On Thursday, Chair Helbig introduced the draft decision, which was adopted without amendment.

Final Decision: In its decision (UNEP/FAO/RC/CRC.12/CRP.6), the CRC adopts the draft DGD for carbosulfan (CAS No. 55285-14-8) and decides to forward it, together with the related tabular summary of comments, to the COP for its consideration.

REPORT OF THE BUREAU ON THE PRELIMINARY REVIEW OF FINAL REGULATORY ACTION AND THE PROPOSAL FOR A SHPF: On Wednesday, Magdalena Frydrych (Poland) introduced the report of the Bureau (UNEP/FAO/RC/CRC.12/4/Rev.1). The Committee took note of the report.

REVIEW OF NOTIFICATIONS OF FINAL REGULATORY ACTION: Atrazine: On Wednesday, the Secretariat introduced a note on notifications of final regulatory actions on atrazine submitted at CRC-11 by the EU and seven African parties that are members of the Sahelian Pesticide Committee (UNEP/FAO/RC/CRC.12/5), noting that CRC-11 could not reach agreement and had agreed to defer further consideration of the notifications to CRC-12. She drew attention to the draft rationale for atrazine (UNEP/FAO/RC/CRC.11/INF/18), which includes opposing arguments on whether the notifications meet the Annex II criteria, and to the relevant section of the CRC-11 report (UNEP/FAO/RC/CRC.11/9). She said that no additional information on atrazine had been submitted by the notifying parties since CRC-11, but the Committee could consider the interim CRC’s draft rationale on bromacil that is referenced in the draft rationale on atrazine (INF/18), the discussion on alachlor in the CRC-2 report (UNEP/FAO/RC/CRC.2/20), and a conference room paper submitted by the Netherlands at CRC-12 with information on the process by which the EU adopted its final regulatory action on atrazine.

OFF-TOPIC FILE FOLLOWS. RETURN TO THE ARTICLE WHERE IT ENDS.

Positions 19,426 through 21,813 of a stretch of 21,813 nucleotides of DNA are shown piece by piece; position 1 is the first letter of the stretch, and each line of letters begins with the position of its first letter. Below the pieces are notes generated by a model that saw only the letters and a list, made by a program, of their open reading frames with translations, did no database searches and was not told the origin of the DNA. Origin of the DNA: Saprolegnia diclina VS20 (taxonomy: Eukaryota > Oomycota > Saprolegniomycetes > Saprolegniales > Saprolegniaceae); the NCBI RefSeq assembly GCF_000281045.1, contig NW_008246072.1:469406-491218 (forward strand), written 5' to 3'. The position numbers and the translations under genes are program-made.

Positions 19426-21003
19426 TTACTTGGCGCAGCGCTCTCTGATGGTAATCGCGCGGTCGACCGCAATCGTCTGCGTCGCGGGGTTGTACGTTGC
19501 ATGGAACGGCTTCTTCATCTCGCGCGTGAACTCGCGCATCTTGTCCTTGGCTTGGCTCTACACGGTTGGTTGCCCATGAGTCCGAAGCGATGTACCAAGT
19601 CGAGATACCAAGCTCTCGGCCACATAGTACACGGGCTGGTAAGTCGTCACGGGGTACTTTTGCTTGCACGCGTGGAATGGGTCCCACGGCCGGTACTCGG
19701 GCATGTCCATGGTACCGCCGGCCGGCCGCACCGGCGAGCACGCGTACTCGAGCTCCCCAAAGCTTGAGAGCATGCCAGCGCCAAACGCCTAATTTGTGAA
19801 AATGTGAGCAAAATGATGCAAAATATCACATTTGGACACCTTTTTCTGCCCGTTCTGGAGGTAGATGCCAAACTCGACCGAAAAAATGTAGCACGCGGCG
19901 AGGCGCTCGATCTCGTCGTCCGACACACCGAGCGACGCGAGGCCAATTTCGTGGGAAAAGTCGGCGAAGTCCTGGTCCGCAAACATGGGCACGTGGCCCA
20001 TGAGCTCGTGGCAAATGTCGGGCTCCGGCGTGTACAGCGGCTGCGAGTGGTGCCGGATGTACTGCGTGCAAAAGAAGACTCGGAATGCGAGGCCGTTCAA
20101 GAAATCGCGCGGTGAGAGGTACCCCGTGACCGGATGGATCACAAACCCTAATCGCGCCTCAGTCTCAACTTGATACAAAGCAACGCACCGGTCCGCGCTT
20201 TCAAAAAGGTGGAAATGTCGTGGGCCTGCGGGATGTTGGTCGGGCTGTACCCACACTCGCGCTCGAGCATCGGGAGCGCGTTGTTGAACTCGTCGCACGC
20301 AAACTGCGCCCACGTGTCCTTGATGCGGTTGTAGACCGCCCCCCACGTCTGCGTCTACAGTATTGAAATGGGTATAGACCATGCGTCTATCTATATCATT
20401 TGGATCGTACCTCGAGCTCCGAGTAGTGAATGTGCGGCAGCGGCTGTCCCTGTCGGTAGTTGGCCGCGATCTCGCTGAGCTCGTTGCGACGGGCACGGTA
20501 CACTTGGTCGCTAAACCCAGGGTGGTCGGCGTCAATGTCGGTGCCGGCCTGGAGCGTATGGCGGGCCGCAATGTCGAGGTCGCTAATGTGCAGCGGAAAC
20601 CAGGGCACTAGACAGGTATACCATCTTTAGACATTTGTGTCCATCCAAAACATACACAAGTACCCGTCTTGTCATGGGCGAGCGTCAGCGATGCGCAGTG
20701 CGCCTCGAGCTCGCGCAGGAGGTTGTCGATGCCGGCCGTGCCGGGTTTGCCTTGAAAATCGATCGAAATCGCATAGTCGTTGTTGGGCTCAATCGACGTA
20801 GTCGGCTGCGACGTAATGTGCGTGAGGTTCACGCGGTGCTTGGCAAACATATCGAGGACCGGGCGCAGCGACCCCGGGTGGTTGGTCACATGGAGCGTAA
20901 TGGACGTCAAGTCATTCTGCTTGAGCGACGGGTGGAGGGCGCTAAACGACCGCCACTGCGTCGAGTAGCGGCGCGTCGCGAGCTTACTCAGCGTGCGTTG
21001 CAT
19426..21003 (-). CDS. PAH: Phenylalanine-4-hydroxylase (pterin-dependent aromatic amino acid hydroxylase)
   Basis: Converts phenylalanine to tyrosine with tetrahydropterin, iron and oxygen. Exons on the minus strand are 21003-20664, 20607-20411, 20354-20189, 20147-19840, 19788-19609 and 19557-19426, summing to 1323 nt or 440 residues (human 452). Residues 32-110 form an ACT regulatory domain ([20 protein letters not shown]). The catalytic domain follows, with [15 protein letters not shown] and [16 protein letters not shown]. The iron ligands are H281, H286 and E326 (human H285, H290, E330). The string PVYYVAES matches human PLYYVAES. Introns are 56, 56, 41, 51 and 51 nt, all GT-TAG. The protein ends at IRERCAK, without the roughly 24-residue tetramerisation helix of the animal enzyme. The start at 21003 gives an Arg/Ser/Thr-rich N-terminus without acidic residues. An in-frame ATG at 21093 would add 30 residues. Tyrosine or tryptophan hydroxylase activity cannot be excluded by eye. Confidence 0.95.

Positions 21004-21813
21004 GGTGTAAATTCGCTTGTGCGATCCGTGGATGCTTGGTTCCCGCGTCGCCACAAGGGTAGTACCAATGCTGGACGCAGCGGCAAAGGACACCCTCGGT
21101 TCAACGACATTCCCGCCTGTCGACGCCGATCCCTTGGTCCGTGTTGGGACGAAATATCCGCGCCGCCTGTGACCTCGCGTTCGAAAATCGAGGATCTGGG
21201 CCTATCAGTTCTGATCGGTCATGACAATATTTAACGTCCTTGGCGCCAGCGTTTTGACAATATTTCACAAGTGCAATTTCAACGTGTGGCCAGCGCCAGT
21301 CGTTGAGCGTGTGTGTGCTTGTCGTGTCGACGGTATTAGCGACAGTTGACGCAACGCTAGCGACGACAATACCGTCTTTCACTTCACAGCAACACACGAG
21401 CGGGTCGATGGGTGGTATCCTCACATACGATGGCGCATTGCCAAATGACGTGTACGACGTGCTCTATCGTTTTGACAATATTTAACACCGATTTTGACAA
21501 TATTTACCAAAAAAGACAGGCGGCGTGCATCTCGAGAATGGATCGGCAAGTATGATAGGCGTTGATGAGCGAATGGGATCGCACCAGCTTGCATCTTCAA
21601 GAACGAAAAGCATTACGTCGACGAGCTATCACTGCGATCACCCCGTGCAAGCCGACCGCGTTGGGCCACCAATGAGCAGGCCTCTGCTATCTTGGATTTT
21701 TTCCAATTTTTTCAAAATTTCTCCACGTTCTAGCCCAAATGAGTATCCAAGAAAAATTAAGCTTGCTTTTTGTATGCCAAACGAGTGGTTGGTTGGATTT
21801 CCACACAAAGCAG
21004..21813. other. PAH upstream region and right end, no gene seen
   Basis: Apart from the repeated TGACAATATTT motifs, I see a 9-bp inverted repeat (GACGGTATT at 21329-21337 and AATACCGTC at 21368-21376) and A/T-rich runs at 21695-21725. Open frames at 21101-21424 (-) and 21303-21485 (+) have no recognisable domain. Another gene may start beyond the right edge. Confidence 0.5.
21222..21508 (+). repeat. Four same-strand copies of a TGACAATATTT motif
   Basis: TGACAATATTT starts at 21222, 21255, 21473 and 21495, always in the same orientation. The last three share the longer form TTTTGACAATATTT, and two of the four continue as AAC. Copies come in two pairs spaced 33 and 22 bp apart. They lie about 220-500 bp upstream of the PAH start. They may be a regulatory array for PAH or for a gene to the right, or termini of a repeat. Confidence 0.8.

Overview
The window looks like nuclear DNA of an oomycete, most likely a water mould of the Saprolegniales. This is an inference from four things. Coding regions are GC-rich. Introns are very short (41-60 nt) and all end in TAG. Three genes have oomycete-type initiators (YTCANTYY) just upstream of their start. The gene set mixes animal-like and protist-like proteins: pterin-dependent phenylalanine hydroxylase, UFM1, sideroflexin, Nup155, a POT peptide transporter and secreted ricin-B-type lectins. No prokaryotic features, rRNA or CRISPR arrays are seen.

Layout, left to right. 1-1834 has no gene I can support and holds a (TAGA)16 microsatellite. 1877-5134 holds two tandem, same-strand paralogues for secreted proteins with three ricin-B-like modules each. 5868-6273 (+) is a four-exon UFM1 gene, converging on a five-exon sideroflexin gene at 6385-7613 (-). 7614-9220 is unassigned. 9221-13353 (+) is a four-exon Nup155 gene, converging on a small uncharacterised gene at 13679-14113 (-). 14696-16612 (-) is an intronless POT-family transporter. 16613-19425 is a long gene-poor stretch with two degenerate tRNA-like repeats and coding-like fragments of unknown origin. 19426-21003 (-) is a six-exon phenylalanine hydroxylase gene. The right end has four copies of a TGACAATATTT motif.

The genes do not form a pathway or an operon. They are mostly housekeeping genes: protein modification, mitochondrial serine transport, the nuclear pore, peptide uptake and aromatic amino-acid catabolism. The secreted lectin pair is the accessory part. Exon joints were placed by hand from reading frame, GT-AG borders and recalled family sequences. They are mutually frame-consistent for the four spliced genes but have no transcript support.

With regard to the EU notification, Canada and Thailand said that it did not meet the criteria set out in Annex II (b), as it was based on the potential breach of a groundwater contamination threshold under proper conditions of use but it failed to draw a link between the hazardous properties of atrazine and the potential adverse effects that could occur should that threshold be exceeded. Canada said that this link was necessary in this case because atrazine was not a chemical for which there was no safe level of exposure, such as non-threshold carcinogens.

The UK said that risk evaluations could encompass policy-level decisions and the EU water quality standards were based on scientific knowledge, general World Health Organization (WHO) drinking water guidelines and the precautionary principle.

Australia said that the EU risk evaluation was unusual, since it was based on a precautionary pesticide contamination limit, but he queried if the risks to aquatic organisms referenced in paragraph 14 of the draft rationale meant that atrazine levels above that limit could negatively affect aquatic organisms. The Netherlands said the reference to aquatic organisms in the draft rationale responded to comments from a member at CRC-11, but was not part of the EU notification so it could not be considered in the CRC review.